Research indicates that Millennials have an average attention span of 12 seconds; for members of Generation Z, it’s a mere eight seconds. Developers need to design mobile apps that deliver content as efficiently as possible if they want to avoid losing a younger user’s interest.

One study also found that design flaws and bugs are one of the main reasons Generation Z users uninstall apps. That means it’s more important than ever to rigorously test an app before releasing it.

Shifting Social Media Mindsets

Millennials embraced social media because it gave them an opportunity to stay connected with family and friends more conveniently than ever before. It’s easy to assume this would also be the case with Generation Z.

However, it may not be. A recent study reveals that members of Generation Z are more likely to use a social media platform as a means of finding entertaining content or staying occupied during spare time.

 Image source: Her Campus

Image source: Her Campus

Staying in touch with friends and family ranks lower than these two goals, and statistics confirm this. To speak to this, some of the most popular apps among Generation Z are Youtube, Instagram, and Snapchat, all of which give users opportunities to find entertaining or valuable content.

This means developers creating social media apps must shift their focus. Instead of looking at them as communication tools, they should look at them as content discovery tools. Focusing on this element of the user experience will yield a more popular product.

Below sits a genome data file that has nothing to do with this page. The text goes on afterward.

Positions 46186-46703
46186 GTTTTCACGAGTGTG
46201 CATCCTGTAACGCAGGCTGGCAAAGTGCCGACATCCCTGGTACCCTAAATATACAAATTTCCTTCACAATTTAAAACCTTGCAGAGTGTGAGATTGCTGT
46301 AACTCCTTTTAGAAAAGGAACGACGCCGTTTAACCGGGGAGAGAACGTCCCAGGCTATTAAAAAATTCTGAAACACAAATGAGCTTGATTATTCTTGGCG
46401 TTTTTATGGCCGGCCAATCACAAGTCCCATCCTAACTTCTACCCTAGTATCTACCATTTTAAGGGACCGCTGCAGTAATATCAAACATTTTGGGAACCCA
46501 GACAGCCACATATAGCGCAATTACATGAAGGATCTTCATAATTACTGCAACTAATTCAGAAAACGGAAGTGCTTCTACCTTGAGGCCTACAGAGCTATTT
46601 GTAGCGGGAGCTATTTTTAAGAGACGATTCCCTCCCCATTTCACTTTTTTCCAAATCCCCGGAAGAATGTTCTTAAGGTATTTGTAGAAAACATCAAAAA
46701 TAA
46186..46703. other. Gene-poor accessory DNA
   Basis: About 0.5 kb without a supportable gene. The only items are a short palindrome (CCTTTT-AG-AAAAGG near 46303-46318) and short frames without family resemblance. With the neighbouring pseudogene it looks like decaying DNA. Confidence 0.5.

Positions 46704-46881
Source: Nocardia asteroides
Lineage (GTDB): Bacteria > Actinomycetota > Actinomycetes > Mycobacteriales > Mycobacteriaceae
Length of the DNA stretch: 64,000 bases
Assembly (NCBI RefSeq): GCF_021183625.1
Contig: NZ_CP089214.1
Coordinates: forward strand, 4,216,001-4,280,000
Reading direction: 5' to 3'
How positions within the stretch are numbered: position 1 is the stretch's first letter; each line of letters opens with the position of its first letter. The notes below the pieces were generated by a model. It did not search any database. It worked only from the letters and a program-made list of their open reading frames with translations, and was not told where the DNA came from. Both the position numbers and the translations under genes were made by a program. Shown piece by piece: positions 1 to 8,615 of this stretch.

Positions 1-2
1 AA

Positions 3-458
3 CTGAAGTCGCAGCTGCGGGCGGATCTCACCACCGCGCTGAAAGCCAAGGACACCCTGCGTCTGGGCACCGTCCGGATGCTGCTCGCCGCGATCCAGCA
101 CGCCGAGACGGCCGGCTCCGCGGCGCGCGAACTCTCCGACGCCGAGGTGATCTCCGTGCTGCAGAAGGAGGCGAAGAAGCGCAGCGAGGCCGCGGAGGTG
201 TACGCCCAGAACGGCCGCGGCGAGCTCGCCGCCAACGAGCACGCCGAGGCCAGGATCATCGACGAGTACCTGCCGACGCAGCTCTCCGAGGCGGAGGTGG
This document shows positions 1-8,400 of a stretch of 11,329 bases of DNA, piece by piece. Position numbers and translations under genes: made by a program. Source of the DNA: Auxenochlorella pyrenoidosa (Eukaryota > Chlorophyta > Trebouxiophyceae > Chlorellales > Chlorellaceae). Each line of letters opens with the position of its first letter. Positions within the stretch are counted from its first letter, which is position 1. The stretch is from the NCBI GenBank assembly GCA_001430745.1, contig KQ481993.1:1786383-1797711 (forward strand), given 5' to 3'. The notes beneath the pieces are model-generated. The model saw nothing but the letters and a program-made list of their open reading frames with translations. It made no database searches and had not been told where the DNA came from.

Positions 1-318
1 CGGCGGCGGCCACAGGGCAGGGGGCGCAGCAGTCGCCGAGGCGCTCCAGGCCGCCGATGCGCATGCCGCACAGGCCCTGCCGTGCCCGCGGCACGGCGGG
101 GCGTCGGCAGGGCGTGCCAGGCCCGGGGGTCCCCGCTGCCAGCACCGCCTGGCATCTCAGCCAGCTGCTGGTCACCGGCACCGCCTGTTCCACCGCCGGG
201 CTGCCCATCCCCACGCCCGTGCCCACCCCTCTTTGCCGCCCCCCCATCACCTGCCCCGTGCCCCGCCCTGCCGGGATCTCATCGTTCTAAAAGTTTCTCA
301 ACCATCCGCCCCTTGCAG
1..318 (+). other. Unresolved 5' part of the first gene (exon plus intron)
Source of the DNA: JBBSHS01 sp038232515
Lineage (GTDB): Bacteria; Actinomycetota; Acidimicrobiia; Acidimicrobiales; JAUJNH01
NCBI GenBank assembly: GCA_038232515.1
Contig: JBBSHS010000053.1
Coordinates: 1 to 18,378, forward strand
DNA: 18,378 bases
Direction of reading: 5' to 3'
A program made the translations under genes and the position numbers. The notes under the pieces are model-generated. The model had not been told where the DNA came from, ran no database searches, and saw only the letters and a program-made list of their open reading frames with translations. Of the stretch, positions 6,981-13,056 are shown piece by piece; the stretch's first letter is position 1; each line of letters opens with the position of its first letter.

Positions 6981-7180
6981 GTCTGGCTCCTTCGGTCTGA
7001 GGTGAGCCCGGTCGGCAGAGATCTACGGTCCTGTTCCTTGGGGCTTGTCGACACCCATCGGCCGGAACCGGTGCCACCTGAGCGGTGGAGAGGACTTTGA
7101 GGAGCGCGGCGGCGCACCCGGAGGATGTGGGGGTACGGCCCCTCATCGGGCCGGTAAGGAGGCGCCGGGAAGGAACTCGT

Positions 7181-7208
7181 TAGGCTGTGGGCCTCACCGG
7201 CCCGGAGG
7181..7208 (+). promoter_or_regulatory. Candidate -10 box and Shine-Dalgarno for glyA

Creative Interactivity is Important

Apps that have been particularly successful with Generation Z (aside from those mentioned above) include Musical.ly, Bitmoji, and VSCO.

Each of these is different. Musical.ly lets users create and share short videos, like Vine. Bitmoji lets them create cartoon-like digital avatars of themselves. VSCO mirrors Instagram by letting users share photos with a community, while adding editing features that give them far more control over the look of the picture.

What they have in common is creative interactivity. Each one lets users express their personalities and skills, sharing their creations with the digital world. Trends like these indicate apps that integrate this level of interactivity are growing in popularity with Generation Z.

Privacy Matters

Again, members of Generation Z aren’t easy to impress when they’ve grown up with digital apps. However, growing up with constant access to these products has made Generation Z surprisingly practical about their security.

A major IBM survey indicates that less than one-third of teens feel comfortable sharing their personal information (aside from purchase history and basic contact info) with brands. That said, nearly two-thirds indicate they would be more comfortable sharing this kind of information if they felt certain it was going to be stored securely. 

App developers should keep these concerns in mind by providing the most up-to-date security information and protection that’s easily accessed within the app. Also consider providing a privacy statement clearly when the user first opens the app so as to inspire greater confidence. 

While the information here will help development teams create the kinds of products that Generation Z customers will love, it’s important to constantly monitor their habits. User expectations shift rapidly in the digital age. 

Developers that create successful apps are those who prioritize staying abreast of these shifts. Keeping these points in mind when you design your next product will help you achieve this key goal.

Meet Blue Label Labs in person and discover more insights into Gen Z and Gen Y's digital behavior at YMS18 NYC. Tickets are on sale now.